Attacking Donald Trump for a year in primaries drove into the ground a dozen serious GOP competitors’ campaigns. For every attack on his ineptitude, his vulgarity and his complete absence of preparation for the role, Trump would smirk, roll his eyes and say, “Of course, the elites will say that about me! What better proof do you need that I’m on your side, not theirs.” Doug Ford will play the same card.

The Conservatives were extraordinarily inept when it came to choosing a leader:

The astonishingly inept performance of the Conservative leadership election team has delivered a one-term municipal councillor — who lost on popular vote, and in the number of ridings won — to be on the verge of taking power of Canada’s second most powerful government.

And it's the party's -- and Ford's -- own ineptitude that Sears believes is the best line of attack for both the Dippers and the Liberals:

My best guess as to where each is likely to go is to jump on gaffes that they have prodded Ford into: he is a very green, hot-tempered and unprepared candidate.
One can easily see the second-tier Team Ford being incapable of imposing enough discipline to ensure that at a talk show, evening rally, or worst of all, television debate, Ford is not goaded into saying something inappropriate on any of a dozen subjects.

It's best for both parties to concentrate on Ford's inability to do things -- rather than to make the election a referendum of Ford. Making the American election a referendum on Trump allowed Trump to win.

Image: Narcity

Monday, March 12, 2018

Willy Loman In The White House

Arthur Miller's play, Death of a Salesman goes to the core of the American character. Willy Loman, the chief protagonist, fervently believes in the American Dream. And he believes that the key to that dream is being "well liked." E.J. Dionne writes:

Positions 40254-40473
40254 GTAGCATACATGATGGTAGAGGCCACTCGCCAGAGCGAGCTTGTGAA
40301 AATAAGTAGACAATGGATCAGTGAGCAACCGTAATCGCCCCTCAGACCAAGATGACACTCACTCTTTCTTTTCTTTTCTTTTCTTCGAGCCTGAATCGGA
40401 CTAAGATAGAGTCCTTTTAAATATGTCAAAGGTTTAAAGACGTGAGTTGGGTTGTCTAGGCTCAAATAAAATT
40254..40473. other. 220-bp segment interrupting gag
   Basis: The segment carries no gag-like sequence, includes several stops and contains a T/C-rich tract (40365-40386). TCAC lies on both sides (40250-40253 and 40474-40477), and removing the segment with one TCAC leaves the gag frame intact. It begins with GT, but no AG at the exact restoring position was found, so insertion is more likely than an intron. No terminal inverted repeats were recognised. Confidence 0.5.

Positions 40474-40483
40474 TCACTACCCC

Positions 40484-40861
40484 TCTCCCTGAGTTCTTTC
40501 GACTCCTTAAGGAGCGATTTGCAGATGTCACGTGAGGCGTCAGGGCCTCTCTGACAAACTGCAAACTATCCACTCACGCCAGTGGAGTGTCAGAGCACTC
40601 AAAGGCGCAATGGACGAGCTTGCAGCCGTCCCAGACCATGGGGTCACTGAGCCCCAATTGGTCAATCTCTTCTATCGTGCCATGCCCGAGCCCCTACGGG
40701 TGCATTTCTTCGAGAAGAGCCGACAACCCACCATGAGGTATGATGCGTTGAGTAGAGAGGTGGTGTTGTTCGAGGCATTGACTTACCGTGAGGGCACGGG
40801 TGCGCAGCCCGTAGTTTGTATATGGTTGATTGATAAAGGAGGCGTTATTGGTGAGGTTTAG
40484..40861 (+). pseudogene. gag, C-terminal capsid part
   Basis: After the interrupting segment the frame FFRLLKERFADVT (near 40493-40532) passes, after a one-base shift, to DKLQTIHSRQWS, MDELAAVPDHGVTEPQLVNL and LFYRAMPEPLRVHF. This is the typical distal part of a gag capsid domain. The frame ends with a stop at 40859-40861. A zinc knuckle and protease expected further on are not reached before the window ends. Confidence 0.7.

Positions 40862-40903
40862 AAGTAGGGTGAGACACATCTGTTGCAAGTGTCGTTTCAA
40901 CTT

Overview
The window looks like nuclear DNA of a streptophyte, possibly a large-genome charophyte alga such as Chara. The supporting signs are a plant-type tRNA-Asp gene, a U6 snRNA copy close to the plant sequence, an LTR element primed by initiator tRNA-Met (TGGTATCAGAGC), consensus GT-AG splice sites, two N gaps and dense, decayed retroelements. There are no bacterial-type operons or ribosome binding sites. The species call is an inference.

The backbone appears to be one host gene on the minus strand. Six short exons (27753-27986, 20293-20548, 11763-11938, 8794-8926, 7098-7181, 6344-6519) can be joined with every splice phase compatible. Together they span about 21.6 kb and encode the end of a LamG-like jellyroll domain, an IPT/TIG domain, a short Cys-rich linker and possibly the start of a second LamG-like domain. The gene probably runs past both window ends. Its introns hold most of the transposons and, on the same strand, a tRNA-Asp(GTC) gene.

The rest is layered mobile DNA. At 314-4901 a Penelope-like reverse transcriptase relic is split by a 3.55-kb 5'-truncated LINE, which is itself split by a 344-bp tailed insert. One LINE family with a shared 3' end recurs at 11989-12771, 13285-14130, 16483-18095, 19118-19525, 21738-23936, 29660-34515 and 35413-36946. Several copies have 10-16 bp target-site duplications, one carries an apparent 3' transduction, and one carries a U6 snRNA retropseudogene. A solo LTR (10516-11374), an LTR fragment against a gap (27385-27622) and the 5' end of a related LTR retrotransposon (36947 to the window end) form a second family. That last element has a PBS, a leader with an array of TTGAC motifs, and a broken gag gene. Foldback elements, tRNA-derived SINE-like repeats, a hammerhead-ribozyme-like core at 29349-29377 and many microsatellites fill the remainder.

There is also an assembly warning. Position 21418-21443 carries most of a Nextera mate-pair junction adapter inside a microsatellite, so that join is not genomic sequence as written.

All presidencies are shaped by the personal proclivities of the occupant of the Oval Office. But we have not had a president who focused so much energy on appearing to be strong and who, like the playwright Arthur Miller’s salesman Willy Loman, so desperately wants to believe he is “liked.” These drives are the biggest threats to Trump himself, and, I fear, to our republic.

Donald Trump's need to be liked drives everything he does. Consider the two initiatives he launched last week -- his decision to put tariffs on steel and aluminium and his decision to meet with Kim Jong Un:

The tariffs may, in fact, serve him well in the short-term. Note that Trump initially reached his decision to impose them when he was feeling “angry” and “increasingly isolated,” as Washington Post reporters Philip Rucker, Ashley Parker and Josh Dawsey wrote on March 3. With the investigation by special counsel Robert Mueller gathering steam and other scandals dominating the airwaves, Trump did what he always does: He sought to change the subject and shake up the news cycle.